SOUL ATROPHY / FOG
April 28, 2000; Rumors; Baltimore, MD; 04/28/00
Reviewed by Christopher J. Kelter
As the near-full moon shone its ominous light upon the gritty streets
of southeast Baltimore, the fresh air of the Chesapeake Bay mixed with industrial odors into a curious amalgam of purity and
contamination. The faithful gathered at Rumors, a haven for provincial talent, to
witness a trio of metal acts take their domain under dark skies. Like a howling wind calling the spirits of the hallowed
night, the eviscerated remains of the day bled into wispy nightmares.
FOG opened the show with seven new songs of extreme and intense atmospheric death/black metal. Breathing new life into the extreme underground scene, FOG are determined to make their mark. I have no doubts as to this band's dedication; if the new material is any indication we'll all hear more about FOG very soon.
John Child, the tortured voice of FOG, summoned an entire spectrum of feelings as the corrosive metal maelstrom of his bandmates swirled around him. The new songs incorporate an even wider range of metallic influences into a satisfying mix of gothic metal and death metal. Incorporating additional influences into FOG's sound has proven to be deft and challenging. The new material will be a great addition to the catalog of local heavy metal, but also to the entire metal scene.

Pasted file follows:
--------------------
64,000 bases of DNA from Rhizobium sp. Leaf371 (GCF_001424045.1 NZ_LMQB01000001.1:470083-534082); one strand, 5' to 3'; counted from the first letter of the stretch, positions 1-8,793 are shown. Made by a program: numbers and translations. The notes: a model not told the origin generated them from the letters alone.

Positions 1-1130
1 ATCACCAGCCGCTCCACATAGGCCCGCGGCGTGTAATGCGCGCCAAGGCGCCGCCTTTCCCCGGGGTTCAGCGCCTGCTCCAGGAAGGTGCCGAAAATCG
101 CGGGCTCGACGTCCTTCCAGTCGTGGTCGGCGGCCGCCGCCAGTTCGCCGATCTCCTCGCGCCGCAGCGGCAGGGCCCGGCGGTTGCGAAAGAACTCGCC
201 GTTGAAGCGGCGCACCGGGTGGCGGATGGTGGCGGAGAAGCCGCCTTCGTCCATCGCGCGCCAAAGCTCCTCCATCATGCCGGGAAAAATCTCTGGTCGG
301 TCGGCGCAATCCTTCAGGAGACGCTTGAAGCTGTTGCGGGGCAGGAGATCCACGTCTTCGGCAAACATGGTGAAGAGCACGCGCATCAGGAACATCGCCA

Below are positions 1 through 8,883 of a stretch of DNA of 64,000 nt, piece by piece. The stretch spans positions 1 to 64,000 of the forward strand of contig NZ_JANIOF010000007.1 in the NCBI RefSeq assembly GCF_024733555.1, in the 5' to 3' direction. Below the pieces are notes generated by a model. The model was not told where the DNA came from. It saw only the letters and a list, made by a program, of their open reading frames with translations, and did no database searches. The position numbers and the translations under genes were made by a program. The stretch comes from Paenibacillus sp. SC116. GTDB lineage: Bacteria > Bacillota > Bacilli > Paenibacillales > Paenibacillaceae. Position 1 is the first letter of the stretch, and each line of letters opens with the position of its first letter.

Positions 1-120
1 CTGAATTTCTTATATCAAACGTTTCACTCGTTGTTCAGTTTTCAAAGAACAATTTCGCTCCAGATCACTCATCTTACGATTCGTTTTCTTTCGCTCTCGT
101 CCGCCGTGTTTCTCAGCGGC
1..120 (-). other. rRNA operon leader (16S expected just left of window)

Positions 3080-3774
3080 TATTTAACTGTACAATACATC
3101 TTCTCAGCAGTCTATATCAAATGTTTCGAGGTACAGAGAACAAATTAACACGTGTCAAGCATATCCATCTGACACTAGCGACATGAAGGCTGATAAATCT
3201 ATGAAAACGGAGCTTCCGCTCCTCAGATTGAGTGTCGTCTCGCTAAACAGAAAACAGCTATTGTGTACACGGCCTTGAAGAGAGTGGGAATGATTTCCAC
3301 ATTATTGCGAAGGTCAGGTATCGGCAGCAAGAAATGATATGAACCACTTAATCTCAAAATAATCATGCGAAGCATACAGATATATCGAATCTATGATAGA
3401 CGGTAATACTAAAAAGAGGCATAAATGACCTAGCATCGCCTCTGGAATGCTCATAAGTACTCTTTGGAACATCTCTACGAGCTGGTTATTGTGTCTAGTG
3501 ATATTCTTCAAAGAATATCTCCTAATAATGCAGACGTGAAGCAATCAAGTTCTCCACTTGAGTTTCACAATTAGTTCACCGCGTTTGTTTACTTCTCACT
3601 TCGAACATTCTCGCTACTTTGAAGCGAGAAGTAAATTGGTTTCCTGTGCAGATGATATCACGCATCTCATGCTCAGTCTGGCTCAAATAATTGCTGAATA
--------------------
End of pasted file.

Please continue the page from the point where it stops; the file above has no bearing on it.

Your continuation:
Soul Atrophy play a nu-metal style that incorporates the gut-wrenching soul bearing of Korn and Deftones into a hard rock package that doesn't forget torment as an emotion we all experience whether we like it or not. Soul Atrophy seemed a little out of place on this bill with the other two more extreme bands, but that didn't stop them from making the best of the situation. With enthusiasm and cheer Soul Atrophy blasted through a quick set of songs that included one song from their mini-CD release and four new tunes sure to be on the streets sometime in the Year 2000.
Season Of Fear stuck with the precision of a venomous viper. Playing old-school heavy metal with aplomb, Season Of Fear tread waters not often heard in these parts. The dual guitarists played old-fashioned lead guitars in a vein that recalls Slayer with modern, percussive updates along the lines of Fear Factory and Pantera. A cover of Slayer's "Dead Skin Mask" left no doubts about their influences. Blessed with three people who can sing lead vocals, Season Of Fear can deploy their vocal abilities to cover a large swath of material. Season Of Fear's brash confidence is a necessary weapon as they are sure to be ridiculed for plying the trade of '80s heavy metal. It probably doesn't matter to them, because their conviction is worth more to them than most people will ever know.
Support local music!!
Back to Live Reviews Page
Back to roughedge.com Home Page
Copyright © 2000 by R. Scott Bolton. All rights
Revised: 23 Aug 2016 22:57:16 -0400.